Sanrock Reviews

looking at things from a literary viewpoint

Let’s Talk About The Masque of the Red Death

Edgar Allan Poe is one of the most revered horror writers of the 19th Century. Some of his works that are constantly mentioned are The Raven, The Pit and the Pendulum, The Fall of the House of Usher and The Tell-Tale Heart. One that’s rarely mentioned and one of my favorites is The Masque of the Red Death.

The story is about Prince Prospero taking all large group of his closest friends to a secluded abbey where they try to escape a plague called the Red Death. Prince Prospero decides to hold a ball six months after entering isolation where things go south.

Firstly, why masque instead of mask? It would seem obvious mask would be the proper usage, but what exactly happens in the story? That, my friends, is a masquerade ball and it takes place during the Red Death. While that may not sound clever, you’d be surprised how many people can’t figure that out.

As for the story itself, it’s still worth a read because while on the surface it doesn’t seem creepy but it really is. One of the things that humans have been fearful since humans first came into this world is disease. While many diseases nowadays have cures/treatments, in the 1800s “treatment” meant drinking snake oil, leeches and herbal remedies. You can imagine how many people died. Poe also died before the Third Plague hit the world and germ theory came into being thanks to Louis Pasteur, Joseph Lister and Robert Koch.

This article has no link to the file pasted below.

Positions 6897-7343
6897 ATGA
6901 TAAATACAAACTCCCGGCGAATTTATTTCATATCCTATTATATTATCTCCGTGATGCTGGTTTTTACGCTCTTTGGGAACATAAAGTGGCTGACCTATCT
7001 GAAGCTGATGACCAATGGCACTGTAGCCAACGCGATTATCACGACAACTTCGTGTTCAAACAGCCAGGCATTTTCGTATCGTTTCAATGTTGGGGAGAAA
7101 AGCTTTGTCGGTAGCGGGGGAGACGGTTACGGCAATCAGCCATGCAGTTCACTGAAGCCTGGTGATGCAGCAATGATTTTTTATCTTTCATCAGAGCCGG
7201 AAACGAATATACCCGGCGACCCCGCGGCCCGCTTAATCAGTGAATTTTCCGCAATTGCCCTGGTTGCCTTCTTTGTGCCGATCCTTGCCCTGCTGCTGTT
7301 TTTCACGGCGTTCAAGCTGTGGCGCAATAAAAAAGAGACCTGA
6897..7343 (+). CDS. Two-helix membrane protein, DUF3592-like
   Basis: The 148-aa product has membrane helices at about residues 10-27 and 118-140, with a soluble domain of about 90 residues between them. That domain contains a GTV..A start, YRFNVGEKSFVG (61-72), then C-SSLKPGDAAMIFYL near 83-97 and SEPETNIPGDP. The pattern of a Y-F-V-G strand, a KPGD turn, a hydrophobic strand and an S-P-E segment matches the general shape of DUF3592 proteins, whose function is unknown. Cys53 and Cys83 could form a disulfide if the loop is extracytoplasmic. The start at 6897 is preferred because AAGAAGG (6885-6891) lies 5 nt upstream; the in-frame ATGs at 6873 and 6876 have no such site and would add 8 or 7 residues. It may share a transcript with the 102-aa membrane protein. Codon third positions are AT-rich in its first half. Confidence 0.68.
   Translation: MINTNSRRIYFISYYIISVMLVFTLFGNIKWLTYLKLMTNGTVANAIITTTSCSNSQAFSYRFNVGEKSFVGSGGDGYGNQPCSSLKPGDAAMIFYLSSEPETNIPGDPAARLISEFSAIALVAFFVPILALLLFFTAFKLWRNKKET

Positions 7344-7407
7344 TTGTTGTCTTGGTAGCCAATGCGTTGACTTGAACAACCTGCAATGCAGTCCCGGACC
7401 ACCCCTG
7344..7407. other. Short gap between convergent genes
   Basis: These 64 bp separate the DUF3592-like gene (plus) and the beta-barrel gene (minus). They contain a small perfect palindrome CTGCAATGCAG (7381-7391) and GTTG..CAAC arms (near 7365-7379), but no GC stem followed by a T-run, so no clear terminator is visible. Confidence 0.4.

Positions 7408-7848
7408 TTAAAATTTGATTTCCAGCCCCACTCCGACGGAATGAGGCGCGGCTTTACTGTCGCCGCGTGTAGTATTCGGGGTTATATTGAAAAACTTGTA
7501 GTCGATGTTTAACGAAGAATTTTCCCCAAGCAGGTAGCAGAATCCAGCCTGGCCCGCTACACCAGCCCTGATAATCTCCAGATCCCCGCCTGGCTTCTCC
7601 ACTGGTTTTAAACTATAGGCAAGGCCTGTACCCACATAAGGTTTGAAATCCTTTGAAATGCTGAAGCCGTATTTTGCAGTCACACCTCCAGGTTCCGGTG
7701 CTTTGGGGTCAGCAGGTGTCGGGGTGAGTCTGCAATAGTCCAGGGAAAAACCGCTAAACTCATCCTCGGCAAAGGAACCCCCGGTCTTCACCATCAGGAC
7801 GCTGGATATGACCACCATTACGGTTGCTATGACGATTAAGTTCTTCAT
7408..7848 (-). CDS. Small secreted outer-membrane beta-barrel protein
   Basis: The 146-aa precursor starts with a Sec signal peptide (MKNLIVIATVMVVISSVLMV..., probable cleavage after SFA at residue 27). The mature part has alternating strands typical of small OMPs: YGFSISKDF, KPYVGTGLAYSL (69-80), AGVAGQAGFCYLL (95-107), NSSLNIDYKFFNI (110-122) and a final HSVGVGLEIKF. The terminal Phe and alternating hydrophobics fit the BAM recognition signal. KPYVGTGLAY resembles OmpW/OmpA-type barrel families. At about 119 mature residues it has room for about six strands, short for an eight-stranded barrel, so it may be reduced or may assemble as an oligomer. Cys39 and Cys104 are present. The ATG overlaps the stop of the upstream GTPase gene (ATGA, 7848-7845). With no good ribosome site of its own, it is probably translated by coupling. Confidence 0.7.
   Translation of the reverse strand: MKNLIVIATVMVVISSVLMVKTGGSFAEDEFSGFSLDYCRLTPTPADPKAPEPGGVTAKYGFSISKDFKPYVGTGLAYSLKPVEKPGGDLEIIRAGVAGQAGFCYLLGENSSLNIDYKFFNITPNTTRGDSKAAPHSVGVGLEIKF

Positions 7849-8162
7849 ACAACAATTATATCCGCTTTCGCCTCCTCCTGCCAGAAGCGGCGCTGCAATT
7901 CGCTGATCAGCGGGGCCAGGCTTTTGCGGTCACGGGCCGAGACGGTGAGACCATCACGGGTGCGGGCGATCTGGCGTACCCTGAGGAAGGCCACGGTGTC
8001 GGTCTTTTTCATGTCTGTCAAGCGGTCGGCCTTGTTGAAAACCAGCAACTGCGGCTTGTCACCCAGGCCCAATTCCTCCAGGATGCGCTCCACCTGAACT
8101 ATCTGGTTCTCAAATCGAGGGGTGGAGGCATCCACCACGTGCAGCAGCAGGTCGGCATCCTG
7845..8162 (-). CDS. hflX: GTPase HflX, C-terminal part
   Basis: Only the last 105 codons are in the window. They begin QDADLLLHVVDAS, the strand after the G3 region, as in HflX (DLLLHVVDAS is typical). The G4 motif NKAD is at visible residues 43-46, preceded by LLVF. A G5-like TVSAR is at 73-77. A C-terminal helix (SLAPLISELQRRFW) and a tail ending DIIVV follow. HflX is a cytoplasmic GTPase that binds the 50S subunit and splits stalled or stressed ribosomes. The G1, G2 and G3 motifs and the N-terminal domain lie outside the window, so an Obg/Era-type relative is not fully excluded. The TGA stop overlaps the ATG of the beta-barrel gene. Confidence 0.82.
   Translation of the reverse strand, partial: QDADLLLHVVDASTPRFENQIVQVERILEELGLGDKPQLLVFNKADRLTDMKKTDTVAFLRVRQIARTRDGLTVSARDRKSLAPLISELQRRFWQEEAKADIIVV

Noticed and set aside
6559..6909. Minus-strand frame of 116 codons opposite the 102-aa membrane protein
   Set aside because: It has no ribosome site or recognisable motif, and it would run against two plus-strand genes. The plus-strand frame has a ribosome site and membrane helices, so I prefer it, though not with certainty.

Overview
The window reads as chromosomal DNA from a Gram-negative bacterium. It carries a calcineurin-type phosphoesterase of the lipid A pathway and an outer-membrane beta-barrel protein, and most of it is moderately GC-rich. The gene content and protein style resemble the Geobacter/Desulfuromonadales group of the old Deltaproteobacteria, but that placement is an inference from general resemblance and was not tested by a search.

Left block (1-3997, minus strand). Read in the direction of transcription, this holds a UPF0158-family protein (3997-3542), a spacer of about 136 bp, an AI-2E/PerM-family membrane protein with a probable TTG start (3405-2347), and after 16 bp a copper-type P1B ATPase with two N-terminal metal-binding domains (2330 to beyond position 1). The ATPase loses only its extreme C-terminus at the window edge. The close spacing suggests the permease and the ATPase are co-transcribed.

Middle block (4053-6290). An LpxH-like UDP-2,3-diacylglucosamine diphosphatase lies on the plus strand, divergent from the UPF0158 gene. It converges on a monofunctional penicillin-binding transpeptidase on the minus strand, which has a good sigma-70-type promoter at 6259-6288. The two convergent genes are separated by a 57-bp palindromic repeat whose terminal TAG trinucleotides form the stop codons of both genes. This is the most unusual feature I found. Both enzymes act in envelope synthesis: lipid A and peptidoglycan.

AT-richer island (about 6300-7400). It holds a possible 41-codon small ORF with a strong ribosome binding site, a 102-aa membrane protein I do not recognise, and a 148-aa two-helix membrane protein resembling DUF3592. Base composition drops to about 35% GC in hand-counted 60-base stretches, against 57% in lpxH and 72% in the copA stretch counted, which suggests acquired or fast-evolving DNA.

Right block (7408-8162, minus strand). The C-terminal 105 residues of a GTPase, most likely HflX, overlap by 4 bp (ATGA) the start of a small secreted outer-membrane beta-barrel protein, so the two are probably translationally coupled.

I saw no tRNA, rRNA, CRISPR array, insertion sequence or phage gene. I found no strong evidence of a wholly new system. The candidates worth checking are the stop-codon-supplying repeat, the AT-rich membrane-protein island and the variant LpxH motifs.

There’s also the underlying message that says something like “death comes for us all and there’s no escaping it.” Prince Prospero tried escaping it will his friends but it showed up and took all of them. This is a theme that Poe loved to use and this story shows off one instance of how death comes for people in a rather elaborate way.

There’s also the clock that chimes loudly at every abbey. It’s here that everyone stops what they’re doing and listens to the clock chime the hour. This clock is a plot device used to symbolize the hours left until everyone dies. It’s at midnight when the Red Death appears because, traditionally, midnight is viewed as the “witching hour” when everything paranormal, especially witches (hence the name) become the most active. This is the perfect time for Poe to have this specter appear.

Edgar Allan Poe may have written a ton of creepy stories and poems, but The Masque of the Red Death is one of his finest and should be read by everyone to experience how to do subtle horror right.

Categories: Let's Talk About..., Novels

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